What are your biggest goals in the field of unmanned systems over the next few years?
We continue to enhance our existing platforms, as well as command-and-control technologies, for next-generation military and nonmilitary missions. Improvements in size, weight, and power considerations have enabled incredibly sophisticated sensors and payloads to be integrated onto smaller platforms. Mission profiles previously performed by much larger aircraft are within the capabilities of more affordable systems like our Shadow M2 tactical unmanned aircraft system and Aerosonde small unmanned aircraft system. As a result, more strategic, multimission assets are available to a broader base of customers.
Another core area of advancing technology is the maritime domain. We leveraged our proven unmanned command-and-control architecture to create the Common Unmanned Surface Vessel, or CUSV, which is a mature, multimission system ideally suited for both military and commercial uses from mine hunting to port security to ocean research.
Where do you see the industry going in the next decade?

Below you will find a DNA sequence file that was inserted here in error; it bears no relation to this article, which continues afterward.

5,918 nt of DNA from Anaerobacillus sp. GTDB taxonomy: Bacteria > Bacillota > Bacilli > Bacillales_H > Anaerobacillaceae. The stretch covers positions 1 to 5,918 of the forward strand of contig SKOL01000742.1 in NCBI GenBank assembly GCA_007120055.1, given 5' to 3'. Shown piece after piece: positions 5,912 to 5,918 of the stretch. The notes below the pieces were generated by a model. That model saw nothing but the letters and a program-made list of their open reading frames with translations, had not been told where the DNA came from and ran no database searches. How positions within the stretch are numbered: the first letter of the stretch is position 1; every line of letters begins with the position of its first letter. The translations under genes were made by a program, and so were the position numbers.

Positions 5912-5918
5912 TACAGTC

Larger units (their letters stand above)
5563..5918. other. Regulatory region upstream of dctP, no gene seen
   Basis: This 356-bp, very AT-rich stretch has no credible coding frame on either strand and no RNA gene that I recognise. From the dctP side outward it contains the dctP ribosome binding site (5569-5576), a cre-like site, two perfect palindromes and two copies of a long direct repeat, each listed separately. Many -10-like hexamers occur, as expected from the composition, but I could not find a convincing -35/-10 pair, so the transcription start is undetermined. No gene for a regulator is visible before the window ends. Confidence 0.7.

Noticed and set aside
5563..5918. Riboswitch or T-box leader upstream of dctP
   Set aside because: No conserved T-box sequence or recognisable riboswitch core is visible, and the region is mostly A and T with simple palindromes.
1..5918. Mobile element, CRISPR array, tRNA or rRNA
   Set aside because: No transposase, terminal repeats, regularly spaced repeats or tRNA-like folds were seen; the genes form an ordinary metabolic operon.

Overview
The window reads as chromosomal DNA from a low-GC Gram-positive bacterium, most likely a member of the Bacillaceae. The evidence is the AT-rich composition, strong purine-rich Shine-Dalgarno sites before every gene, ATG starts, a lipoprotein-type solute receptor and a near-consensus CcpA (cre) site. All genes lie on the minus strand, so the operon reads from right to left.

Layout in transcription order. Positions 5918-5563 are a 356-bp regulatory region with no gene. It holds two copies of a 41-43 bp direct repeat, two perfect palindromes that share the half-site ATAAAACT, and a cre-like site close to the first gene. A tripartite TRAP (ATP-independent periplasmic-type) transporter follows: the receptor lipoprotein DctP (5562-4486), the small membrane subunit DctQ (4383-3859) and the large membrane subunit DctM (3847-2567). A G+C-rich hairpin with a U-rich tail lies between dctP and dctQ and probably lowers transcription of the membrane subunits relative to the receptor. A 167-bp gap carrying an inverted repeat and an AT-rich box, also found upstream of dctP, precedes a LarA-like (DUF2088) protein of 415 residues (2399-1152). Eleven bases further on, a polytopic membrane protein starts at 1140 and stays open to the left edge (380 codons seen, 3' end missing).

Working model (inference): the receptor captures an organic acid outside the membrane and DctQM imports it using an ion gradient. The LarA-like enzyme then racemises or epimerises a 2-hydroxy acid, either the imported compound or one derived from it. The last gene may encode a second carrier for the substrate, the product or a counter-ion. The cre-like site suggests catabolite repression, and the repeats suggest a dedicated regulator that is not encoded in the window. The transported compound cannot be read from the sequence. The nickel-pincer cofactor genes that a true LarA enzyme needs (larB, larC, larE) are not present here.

In recent years, unmanned systems are an increasingly important capability to customers outside of the U.S. Potential customers worldwide are using these systems across a vast spectrum of applications, both military and nonmilitary — reliably, efficiently and affordably.
Unmanned systems continue to be a growth area for Textron Systems, although highly competitive and moving beyond its traditional market spaces. We see continued and growing interest in unmanned systems around the world, especially as commercial interest and application grows.
What role do you see your company playing in that future?
We see significant potential in the commercial and civil area as the U.S. and Europe open airspace to unmanned aircraft over coming years. The progress made in countries like Japan and Australia is a good early indicator of the potential. With proven, mature platforms, expertise in unmanned command and control, and years of experience operating and maintaining systems, we are a trusted partner for military and nonmilitary customers alike.
What do you see as major challenges to the unmanned systems industry?
As you look at applications outside of restricted airspace, much depends on the progress of regulators worldwide, including the Federal Aviation Administration and its work to open U.S. national airspace to unmanned aircraft systems.
What makes AUVSI membership attractive to your company?
AUVSI is where thought and industry leaders in the unmanned systems domain share knowledge.